Retinol is one active ingredient you probably shouldn’t mix with glycolic acid at the same time, according to Dr. Marcus, since this super strong combo can cause annoying stinging and flaking. Because both ingredients help you ditch layers of dead cells, using them together might strip the skin barrier too much and cause rawness and irritation, Dr. Marcus says—especially if you have sensitive skin to begin with.

How can you work glycolic acid into your skincare routine?

Aside from heeding the advice above (and following package instructions), there are a few more things to be mindful of when adding glycolic acid to your routine. Dr. Ciraldo recommends using it before bed, and not in the morning before you head outside, for one. “Glycolic acid products should have ‘sunburn alerts,’ as they can make you more sensitive to UV rays,” she explains (because, again, they strip away dead cells and expose more delicate skin underneath). That’s why she also suggests using a “broad-spectrum” sunscreen with at least SPF 30 (which is always a smart idea, whether you apply glycolic acid or not).

Speaking of sensitivity, you can also minimize the potentially irritating and drying effects of glycolic acid by coupling it with a moisturizer. “If the glycolic product is a serum, you’ll apply it to cleansed skin before moisturizing,” Dr. Ciraldo says. “If it’s a moisturizer, apply it after a hydrating serum.”

For glycolic acid body products, use the same trick: Slather on a moisturizer right after. “Moisturizing after exfoliation is key to supporting the skin barrier,” Dr. Marcus says. (She recommends lotions and creams with ceramides, specifically, which have been shown to protect your outer layer.)

It might take some time to build up your tolerance to glycolic acid, so if you’re new, go slow at first, Dr. King suggests. She recommends taking an approach that’s similar to skin cycling: Use your glycolic acid product once or twice a week to give your skin time to rest between applications.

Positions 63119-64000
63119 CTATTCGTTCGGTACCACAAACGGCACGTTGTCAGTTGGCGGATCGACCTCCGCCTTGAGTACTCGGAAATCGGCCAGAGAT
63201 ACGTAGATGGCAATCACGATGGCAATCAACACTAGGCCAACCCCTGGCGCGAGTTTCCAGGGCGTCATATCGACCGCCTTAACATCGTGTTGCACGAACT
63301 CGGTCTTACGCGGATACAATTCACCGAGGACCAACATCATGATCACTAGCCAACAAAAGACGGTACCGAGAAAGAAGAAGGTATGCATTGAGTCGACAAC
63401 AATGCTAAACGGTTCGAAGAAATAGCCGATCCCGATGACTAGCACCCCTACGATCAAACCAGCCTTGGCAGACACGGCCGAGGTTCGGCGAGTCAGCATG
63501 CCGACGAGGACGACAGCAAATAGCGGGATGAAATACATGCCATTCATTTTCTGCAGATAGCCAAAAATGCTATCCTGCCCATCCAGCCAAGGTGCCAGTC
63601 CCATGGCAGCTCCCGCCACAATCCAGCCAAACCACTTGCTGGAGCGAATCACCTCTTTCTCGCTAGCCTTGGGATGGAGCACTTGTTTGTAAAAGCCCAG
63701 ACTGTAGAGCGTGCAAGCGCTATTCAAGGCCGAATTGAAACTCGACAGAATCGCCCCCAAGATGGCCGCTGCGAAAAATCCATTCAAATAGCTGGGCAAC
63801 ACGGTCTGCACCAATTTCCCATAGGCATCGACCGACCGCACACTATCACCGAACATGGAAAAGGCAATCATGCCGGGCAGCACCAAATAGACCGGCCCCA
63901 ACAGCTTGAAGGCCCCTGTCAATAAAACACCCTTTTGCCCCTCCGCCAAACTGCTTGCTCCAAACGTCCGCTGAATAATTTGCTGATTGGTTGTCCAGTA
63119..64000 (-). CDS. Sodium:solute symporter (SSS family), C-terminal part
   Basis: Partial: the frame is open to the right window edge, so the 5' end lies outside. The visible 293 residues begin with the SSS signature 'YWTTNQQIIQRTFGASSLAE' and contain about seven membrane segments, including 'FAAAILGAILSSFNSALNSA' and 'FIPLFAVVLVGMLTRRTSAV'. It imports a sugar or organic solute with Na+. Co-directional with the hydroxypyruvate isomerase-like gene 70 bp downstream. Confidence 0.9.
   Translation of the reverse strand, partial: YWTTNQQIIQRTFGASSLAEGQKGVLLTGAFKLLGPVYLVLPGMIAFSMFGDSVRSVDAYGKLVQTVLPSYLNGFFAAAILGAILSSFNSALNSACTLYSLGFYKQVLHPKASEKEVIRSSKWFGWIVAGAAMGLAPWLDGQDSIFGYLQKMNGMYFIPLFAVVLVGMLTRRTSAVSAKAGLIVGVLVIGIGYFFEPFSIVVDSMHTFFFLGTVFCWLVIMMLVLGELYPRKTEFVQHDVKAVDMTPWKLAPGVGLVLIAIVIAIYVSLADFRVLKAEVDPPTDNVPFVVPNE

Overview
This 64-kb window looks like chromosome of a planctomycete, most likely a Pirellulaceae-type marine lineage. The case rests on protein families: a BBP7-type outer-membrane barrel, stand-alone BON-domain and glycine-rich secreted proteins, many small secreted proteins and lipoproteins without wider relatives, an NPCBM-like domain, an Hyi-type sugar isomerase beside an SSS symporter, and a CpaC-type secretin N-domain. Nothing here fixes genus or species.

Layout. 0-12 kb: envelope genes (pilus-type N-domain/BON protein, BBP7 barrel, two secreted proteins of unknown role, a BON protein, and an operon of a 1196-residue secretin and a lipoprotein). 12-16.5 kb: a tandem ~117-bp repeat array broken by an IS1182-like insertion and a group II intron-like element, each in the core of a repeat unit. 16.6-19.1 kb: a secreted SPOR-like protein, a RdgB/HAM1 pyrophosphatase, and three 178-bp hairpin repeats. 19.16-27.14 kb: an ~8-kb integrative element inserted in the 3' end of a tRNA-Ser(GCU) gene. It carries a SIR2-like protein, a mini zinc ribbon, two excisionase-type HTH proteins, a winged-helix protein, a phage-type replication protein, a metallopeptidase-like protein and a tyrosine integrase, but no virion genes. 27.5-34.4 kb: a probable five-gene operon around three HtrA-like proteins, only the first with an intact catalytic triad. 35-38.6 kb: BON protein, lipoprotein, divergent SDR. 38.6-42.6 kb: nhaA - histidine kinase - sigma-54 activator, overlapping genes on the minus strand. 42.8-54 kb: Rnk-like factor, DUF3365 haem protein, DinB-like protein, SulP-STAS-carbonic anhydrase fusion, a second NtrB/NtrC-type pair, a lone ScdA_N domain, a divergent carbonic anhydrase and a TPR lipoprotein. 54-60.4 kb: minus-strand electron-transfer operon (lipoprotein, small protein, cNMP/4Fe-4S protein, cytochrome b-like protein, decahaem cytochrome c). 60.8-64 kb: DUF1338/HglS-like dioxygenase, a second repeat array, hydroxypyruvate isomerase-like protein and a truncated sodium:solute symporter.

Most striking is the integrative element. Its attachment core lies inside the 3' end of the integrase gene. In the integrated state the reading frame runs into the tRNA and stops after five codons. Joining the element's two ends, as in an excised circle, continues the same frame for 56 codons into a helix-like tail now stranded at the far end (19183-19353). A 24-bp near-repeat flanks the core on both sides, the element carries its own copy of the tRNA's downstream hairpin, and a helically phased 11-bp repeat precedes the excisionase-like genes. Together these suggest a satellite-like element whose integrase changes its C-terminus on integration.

Some products to try:

Skin Perfecting 8% AHA Skin Exfoliant

$37.00, Amazon

Secret Solution Pro-Glycolic 10% Resurfacing Treatment Toner

$46.00, Amazon

Ultra Healing Intensive Lotion

$9.00, Amazon

The Body Peel

$.00, Sephora

The bottom line: As long as you can tolerate it, adding glycolic acid to your nightly routine one, two, or maybe three days a week can pay off in the form of smoother, brighter skin. Just remember to moisturize a ton and lather on the SPF to protect your delicate skin barrier and promote a healthy glow.

Related:

Sources:

  1. Jundishapur Journal of Natural Pharmaceutical Products, Hydroxy Acids, the Most Widely Used Anti-Aging Agents

  2. PubChem, Glycolic Acid

  3. Journal of Cosmetic Dermatology, Glycolic acid adjusted to pH 4 stimulates collagen production and epidermal renewal without affecting levels of proinflammatory TNF-alpha in human skin explants

  4. Clinical, Cosmetic, and Investigational Dermatology, Glycolic acid peel therapy–a current review

  5. Journal of Cutaneous and Aesthetic Surgery, Comparative Study of 35% Glycolic Acid, 20% Salicylic–10% Mandelic Acid, and Phytic Acid Combination Peels in the Treatment of Active Acne and Postacne Pigmentation

  6. Indian Journal of Dermatology, Skin Hyperpigmentation in Indian Population: Insights and Best Practice

  7. Therapeutics for the Clinician, The Effects of an Estrogen and Glycolic Acid Cream on the Facial Skin of Postmenopausal Women: A Randomized Histologic Study

  8. Cosmetic Dermatology, Cosmeceuticals

  9. Molecules, Dual Effects of Alpha-Hydroxy Acids on the Skin

Originally Appeared on SELF